It’s been almost one year since Apple released the Retina MacBook Pro, the first device produced for the masses that is not a mobile phone or tablet and offers a screen with an incredibly high pixel density. While almost all major apps for OSX have been updated already to appear in a super crisp look, the web still isn’t retina ready at all. Most web designers and developers out there still produce low-resolution content for the web – which is a bad thing, because retina actually matters.
On the 7th November 2012 I shut down my side project called "FireworksLab" which was a classical free design resources site for Adobe Fireworks files. It’s been a while but I finally got some free time to explain why I shut it down last year.
Recently, I was thinking about some ways to increase my earnings and also handle the increased amount of inquiries I’m getting every week. Since I’m charging my clients for the time I spent working on their projects (classical hourly rates), the most obvious way is to just increase these rates, which results in higher-paid projects and probably fewer clients. After some time thinking about different models on how to charge a client for my freelance work, I developed a different approach, which I'm going to explain in this post.
In the third issue of my CSS series, I will describe how to generate ellipse shaped box-shadows without using any images and with minimal markup. This technique will help you, with just a few lines in CSS3, to build on a very popular design trend.
More than a year ago, I published the iOS Design Cheat Sheet, a collection of useful data about iOS devices and things you have to keep in mind when designing something for iOS. Since the last update of my Cheat Sheet, a lot has changed in the world of Apple’s mobile devices. Designers now have to deal with a retina resolution iPad, and a new 16:9 format iPhone 5.
Around a half year ago, I quit my full time job at a creative agency in Stuttgart, Germany. I went straight into full- time freelance work and I‘ve never looked back. In this article, I want to share my thoughts about being a freelance designer as it may be a useful resource for others who want to become independent someday or who are already freelance.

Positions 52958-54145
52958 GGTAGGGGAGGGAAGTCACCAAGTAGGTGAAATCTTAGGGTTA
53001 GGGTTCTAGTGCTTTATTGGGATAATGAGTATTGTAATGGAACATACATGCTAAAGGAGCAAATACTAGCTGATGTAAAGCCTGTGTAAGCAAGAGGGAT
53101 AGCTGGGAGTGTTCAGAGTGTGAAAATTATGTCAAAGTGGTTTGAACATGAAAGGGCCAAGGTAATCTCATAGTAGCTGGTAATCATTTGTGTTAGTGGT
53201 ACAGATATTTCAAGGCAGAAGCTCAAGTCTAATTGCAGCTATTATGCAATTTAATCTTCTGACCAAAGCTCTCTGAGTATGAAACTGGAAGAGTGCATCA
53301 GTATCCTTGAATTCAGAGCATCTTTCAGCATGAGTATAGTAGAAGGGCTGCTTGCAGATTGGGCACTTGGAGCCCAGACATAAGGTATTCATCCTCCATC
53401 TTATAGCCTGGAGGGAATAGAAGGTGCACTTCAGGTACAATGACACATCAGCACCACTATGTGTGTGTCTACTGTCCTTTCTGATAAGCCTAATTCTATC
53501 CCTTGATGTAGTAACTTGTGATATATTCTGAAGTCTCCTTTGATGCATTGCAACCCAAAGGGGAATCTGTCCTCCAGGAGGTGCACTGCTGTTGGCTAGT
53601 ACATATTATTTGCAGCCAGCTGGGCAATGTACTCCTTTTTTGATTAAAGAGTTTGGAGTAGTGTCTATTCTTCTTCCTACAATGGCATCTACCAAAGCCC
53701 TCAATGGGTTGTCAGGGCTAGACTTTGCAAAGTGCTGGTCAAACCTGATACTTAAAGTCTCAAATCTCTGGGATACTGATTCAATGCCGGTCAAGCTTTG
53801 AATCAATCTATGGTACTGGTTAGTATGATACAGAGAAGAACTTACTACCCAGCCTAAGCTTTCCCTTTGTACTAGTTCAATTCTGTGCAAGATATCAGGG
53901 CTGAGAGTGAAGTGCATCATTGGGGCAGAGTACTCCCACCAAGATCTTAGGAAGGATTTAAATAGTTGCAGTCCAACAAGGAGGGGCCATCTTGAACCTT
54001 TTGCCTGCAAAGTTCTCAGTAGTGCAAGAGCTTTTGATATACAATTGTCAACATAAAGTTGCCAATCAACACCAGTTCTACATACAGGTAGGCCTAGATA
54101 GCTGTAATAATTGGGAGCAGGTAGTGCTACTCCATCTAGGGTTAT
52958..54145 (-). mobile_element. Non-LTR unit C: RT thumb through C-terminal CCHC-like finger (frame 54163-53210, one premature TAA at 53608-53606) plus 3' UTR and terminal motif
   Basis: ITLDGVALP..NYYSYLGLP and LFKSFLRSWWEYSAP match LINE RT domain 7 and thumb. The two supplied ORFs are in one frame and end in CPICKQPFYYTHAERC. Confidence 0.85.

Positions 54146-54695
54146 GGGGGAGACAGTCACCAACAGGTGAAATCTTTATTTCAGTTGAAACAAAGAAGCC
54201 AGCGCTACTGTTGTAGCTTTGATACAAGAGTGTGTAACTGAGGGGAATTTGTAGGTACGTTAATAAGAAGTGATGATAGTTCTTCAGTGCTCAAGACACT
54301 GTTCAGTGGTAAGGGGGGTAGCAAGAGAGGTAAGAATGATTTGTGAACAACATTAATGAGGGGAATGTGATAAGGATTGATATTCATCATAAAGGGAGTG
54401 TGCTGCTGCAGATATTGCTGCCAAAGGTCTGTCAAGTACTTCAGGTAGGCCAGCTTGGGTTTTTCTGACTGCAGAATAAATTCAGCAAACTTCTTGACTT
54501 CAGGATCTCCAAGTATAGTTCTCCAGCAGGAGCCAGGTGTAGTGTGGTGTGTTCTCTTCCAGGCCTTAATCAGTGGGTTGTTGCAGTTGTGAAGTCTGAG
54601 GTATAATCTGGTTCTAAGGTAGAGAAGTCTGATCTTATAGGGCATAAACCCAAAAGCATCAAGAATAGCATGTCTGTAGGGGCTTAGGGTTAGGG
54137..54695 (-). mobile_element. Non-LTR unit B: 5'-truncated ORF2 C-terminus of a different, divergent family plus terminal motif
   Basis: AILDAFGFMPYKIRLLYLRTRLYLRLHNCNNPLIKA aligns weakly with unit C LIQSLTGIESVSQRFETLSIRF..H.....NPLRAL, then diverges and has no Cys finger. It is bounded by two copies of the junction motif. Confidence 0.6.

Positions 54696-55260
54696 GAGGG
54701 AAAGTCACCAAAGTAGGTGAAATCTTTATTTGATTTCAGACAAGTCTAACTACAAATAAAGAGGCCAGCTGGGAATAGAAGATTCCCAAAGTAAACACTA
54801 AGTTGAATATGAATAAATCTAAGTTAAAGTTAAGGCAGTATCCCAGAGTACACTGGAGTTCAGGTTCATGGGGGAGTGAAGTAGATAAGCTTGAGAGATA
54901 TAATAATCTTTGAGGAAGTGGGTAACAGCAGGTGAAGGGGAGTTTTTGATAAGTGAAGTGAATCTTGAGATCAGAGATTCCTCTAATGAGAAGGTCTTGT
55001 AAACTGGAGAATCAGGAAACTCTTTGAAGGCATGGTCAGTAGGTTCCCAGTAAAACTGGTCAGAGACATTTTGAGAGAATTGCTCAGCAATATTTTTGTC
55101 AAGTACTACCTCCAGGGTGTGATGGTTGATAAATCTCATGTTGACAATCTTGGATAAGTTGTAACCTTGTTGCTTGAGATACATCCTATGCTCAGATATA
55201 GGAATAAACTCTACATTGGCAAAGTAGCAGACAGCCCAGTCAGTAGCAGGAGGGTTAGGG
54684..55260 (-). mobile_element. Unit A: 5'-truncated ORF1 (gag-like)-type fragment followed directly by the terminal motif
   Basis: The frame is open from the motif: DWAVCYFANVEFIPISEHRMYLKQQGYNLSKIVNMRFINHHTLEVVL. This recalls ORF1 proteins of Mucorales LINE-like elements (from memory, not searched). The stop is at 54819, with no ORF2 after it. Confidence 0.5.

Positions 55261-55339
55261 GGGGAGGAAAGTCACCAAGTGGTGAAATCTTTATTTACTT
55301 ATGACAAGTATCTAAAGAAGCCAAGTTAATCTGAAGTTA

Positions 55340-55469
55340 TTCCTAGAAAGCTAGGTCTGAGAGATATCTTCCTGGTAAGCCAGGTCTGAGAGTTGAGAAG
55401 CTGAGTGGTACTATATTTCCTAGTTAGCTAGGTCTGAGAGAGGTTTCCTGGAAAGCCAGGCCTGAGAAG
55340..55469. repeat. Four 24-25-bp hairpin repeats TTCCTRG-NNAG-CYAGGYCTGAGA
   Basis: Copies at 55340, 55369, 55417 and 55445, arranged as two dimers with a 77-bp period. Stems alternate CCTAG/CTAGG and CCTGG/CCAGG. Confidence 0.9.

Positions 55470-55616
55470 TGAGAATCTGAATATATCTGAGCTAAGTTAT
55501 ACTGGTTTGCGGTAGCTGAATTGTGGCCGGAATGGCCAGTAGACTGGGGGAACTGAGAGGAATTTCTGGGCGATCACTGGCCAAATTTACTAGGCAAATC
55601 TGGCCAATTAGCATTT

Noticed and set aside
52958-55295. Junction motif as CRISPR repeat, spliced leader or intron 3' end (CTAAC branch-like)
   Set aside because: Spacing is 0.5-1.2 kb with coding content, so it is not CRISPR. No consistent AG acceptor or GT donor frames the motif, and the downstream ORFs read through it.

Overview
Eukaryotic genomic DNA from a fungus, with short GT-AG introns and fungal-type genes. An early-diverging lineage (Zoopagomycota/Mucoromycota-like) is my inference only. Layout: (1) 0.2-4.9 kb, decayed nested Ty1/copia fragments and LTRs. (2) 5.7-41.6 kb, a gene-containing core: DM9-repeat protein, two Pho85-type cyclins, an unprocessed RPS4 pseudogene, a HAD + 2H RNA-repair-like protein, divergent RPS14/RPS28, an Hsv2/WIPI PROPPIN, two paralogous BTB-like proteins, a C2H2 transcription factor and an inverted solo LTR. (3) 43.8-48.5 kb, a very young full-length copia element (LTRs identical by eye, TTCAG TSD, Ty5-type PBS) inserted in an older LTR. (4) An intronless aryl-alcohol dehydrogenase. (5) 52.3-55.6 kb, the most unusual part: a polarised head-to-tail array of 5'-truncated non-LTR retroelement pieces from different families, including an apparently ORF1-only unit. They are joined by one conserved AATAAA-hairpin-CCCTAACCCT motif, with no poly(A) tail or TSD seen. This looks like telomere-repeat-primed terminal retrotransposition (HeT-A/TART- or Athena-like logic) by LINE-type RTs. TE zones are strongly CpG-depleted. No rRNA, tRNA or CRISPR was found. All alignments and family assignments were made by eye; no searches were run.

In the second issue of this little CSS series, I want to show you how to create perfect inputs by using a lot of box shadows. Even if the input has an optical border, we won‘t use the border property here to achieve some nicer aesthetics.
I‘m starting a small tutorial series on my blog entitled “Going crazy with CSS3“. In each issue, I will describe a technique to achieve some special effects with CSS3. I‘m not trying to show you basic tutorials, but only techniques for edge cases, which are really helpful when you want to take your user interface to the next level. In the first Issue, I will cover a simple technique: how to create a CSS3 button with a linear gradient border.
Not long ago, I launched a new version of my portfolio and blog design. Now, around a half-year later, I'm doing it again. I completely redesigned my whole site.
I launched my new website around six months ago. Even though I was really satisfied with the result, I wanted to take it to the next level, making it more beautiful and usable for my clients and for readers of my blog. Today I‘m rolling out all the changes I‘ve made over the last month. Say hello to the theme that I‘ve called White Aurora 2.5 and explore all the new details!
When it comes to user interface design, Adobe Fireworks is an excellent tool for laying out your ideas and also for creating cutting edge graphics for your App/Website. Like in any other graphic software, there are different ways to create one effect. However, the result doesn‘t always look the same for each method. In this article, I want to show you how to achieve real pixel perfection in your designs.
During the last months and years we have seen countless posts on popular Blogs about which application is better – Fireworks or Photoshop. In some cases this was just useless bashing of one product, whilst in other cases there were some good points regarding when and why to use one of these Applications rather than the other.
When you are designing a lot of applications for Apple’s touch devices like the iPhone or iPad you often have to follow some conventions regarding sizes or radii of Icons, Buttons or Tables. Because it is always a big time loss if you have to search on the Web for this information again and again, I’ve put the most important specifications into a nice iOS Design Cheat Sheet.
After around two weeks of late night, Energy drink-fueled, designing and coding, I am very proud to unveil my latest website today. The old site has been completely redesigned and you can see the new design live now. I’ve called the latest version “White Aurora”.